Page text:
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The recent runup in oil prices and general inflation have boosted tax benefits from the “last-in, first-out” (LIFO) inventory accounting tax break. LIFO tax expenditures, or foregone federal tax revenues, are concentrated in the petroleum industry, which is posting record profits. Repealing the LIFO option now would efficiently raise substantial revenue while reducing tax subsidies for fossil fuels.
Under LIFO, companies value the cost of goods sold at their most recent purchase prices. Conversely, first-in, first-out (FIFO) accounting assumes that the oldest inventory is sold first. In today’s rising price environment, LIFO exaggerates deductions and understates income and income tax liability relative to FIFO or average cost inventory accounting.
It works this way: Assume an oil company bought one barrel of oil for $25 in 2020 and one barrel for $50 in 2021, and then sells one barrel for $100 in 2022. Under FIFO its profit would be $75, under average cost pricing its profit would be $62.50, and under LIFO its profit would be $50.
The US is the only country that allows the tax-driven LIFO accounting method. International financial reporting standards (IFRS) allow only FIFO or average cost methods, which better reflect a company’s financial position. The US has taken steps in recent years to conform its accounting standards with IFRS, but full convergence does not appear likely.
The LIFO election is subject to certain restrictions. A company electing LIFO for tax purposes must also use it for financial accounting, which usually results in lower earnings reported to shareholders. However, companies electing LIFO also report LIFO reserves—the difference between inventory valued by the LIFO and FIFO methods. This enables investors to adjust for the negative earnings impact.
Also, companies that switch from LIFO to FIFO must take the value of LIFO reserves into income over 5 years. And once a company elects a tax accounting method, it cannot switch back for at least 5 years.
LIFO use, once widespread, declined over several decades as inflation and corporate income tax rates fell, reducing LIFO’s tax benefits. LIFO use is now concentrated among large companies in a few industries with large inventories. Although C-corporations account for less than 40 percent of US net business income, they receive about 80 percent of LIFO tax benefits.
The petroleum industry is by far the largest beneficiary, although its share of LIFO reserves fluctuates with oil prices. A recent study shows the petroleum industry share of LIFO reserves varied from 27 percent to 65 percent from 2011 to 2016, with an average value of 50 percent. Other major beneficiaries of LIFO include chemical and equipment manufacturing and wholesale and retail trade.
In a falling price environment, such as oil companies experienced from 2014 to 2016 and again (briefly) in 2020, LIFO understates deductions and overstates earnings and tax liabilities. The 2014 oil price collapse caused many oil companies to draw down their LIFO reserves and pay higher taxes while earning lower profits.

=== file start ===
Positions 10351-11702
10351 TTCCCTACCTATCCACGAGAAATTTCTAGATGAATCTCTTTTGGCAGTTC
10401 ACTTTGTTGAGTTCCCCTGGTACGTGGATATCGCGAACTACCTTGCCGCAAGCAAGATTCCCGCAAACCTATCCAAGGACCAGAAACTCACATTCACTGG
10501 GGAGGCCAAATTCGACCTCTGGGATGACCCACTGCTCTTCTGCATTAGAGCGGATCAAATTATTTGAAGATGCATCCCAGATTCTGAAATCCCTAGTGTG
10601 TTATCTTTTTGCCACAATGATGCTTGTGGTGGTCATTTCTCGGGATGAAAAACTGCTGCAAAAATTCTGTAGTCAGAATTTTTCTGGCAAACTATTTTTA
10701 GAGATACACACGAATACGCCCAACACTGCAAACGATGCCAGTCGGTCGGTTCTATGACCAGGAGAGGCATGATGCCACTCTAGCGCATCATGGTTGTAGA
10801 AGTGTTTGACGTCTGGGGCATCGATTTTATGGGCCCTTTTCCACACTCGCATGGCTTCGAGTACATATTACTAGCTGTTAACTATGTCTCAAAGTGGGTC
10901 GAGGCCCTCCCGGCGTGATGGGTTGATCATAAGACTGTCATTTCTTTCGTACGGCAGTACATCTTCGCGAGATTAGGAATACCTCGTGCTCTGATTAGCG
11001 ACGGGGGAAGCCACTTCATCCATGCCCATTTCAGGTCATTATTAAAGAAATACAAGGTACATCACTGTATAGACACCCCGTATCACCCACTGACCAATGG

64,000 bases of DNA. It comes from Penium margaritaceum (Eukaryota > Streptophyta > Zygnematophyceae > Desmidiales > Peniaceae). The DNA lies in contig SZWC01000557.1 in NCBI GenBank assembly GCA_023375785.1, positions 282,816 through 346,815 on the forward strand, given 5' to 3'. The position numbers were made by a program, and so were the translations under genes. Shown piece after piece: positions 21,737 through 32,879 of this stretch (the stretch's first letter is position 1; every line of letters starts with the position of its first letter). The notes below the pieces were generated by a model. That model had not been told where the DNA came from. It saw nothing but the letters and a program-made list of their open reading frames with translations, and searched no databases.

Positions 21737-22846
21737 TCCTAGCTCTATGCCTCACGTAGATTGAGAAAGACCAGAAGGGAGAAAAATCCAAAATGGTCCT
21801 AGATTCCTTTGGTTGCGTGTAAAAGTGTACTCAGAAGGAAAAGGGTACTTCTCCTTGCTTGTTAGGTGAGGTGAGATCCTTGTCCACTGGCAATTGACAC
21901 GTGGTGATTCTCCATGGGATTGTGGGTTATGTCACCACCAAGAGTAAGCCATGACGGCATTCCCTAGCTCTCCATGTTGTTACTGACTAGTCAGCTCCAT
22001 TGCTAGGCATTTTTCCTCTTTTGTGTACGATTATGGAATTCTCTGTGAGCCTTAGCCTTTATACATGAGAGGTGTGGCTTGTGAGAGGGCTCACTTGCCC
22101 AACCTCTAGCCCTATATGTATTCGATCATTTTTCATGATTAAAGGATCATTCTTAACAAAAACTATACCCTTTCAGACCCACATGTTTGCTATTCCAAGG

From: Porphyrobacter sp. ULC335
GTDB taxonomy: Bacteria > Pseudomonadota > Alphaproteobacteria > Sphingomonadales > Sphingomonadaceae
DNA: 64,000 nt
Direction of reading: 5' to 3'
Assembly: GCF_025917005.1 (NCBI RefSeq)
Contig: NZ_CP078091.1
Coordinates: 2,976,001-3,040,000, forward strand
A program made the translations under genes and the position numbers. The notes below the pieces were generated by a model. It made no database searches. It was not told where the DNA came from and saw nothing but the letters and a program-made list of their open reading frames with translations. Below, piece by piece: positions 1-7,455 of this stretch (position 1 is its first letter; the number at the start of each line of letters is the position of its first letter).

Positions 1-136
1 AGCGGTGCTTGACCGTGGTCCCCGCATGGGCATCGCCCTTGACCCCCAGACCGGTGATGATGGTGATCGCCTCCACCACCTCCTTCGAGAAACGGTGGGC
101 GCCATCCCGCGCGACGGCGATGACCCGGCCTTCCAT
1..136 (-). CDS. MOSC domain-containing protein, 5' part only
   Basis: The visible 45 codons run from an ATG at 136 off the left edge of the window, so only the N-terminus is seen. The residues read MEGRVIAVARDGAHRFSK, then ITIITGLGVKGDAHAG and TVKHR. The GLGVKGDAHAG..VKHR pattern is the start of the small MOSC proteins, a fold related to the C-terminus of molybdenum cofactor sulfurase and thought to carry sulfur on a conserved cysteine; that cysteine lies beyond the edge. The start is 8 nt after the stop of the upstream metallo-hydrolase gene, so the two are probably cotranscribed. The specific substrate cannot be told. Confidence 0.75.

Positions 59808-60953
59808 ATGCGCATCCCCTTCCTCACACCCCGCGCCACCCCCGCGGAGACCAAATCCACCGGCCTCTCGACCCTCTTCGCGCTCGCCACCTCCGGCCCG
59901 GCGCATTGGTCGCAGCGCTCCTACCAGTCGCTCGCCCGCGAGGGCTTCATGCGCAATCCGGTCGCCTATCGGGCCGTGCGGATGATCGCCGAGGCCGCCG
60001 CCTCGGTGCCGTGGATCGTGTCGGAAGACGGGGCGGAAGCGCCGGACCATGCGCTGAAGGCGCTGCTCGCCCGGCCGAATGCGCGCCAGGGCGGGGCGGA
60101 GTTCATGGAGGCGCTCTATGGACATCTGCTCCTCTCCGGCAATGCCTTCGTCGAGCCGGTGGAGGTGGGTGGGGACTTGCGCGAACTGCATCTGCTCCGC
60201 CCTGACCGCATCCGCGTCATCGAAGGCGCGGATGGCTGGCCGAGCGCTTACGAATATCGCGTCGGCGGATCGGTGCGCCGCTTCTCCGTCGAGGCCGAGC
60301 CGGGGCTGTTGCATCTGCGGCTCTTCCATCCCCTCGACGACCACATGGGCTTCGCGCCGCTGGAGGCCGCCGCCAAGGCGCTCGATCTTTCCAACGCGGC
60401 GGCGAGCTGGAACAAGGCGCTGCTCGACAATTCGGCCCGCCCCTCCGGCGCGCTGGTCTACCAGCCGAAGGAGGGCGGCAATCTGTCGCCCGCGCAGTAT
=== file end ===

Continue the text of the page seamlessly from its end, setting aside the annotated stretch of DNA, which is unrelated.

Supply chain disruptions resulting from the COVID pandemic have also forced some companies, notably auto dealers, to draw down their inventories. This depletes their LIFO reserves and inflates their taxable income, leading to calls for legislative relief.
Repealing LIFO has two separate revenue effects. Eliminating the LIFO option would raise about $1 billion annually by reducing companies’ cost-of-goods-sold deduction. But repealing the method could raise substantially more revenue by taxing accumulated LIFO reserves. Because these reserves can be substantial, most proposals for LIFO repeal would allow firms to pay tax on existing reserves over four or five years.
At the end of 2020, the Congressional Budget Office estimated that taxing LIFO reserves would raise approximately $50 billion, which the option they analyzed would spread over four years. But given the recent surges in inflation and oil prices, repealing LIFO now could raise substantially more.
Large oil companies electing LIFO reported an average 280 percent increase in LIFO reserves between 2020 and 2021, while non-oil companies electing LIFO reported an average increase of about 20 percent. Assuming oil companies accounted for half of LIFO reserves in 2020, taxing current LIFO reserves could raise about $100 billion.
Repealing LIFO would reduce both tax and accounting distortions. For companies facing steadily rising inventory prices, LIFO provides a permanent tax holiday. LIFO can seriously distort financial statements and is frequently used to manage earnings. Taxing LIFO reserves, which reflect past activity, would also be highly efficient, although eliminating the LIFO option would slightly raise forward-looking tax rates for companies currently electing the method.
The Obama Administration supported LIFO repeal, and the Senate Finance Committee has also considered the reform. Given the oil industry’s record profits and concerns about addressing global climate change, now may be an ideal time to repeal the expensive and inefficient LIFO tax preference.
Posts and comments are solely the opinion of the author and not that of the Tax Policy Center, Urban Institute, or Brookings Institution.
Stephen Groves, file/AP Photo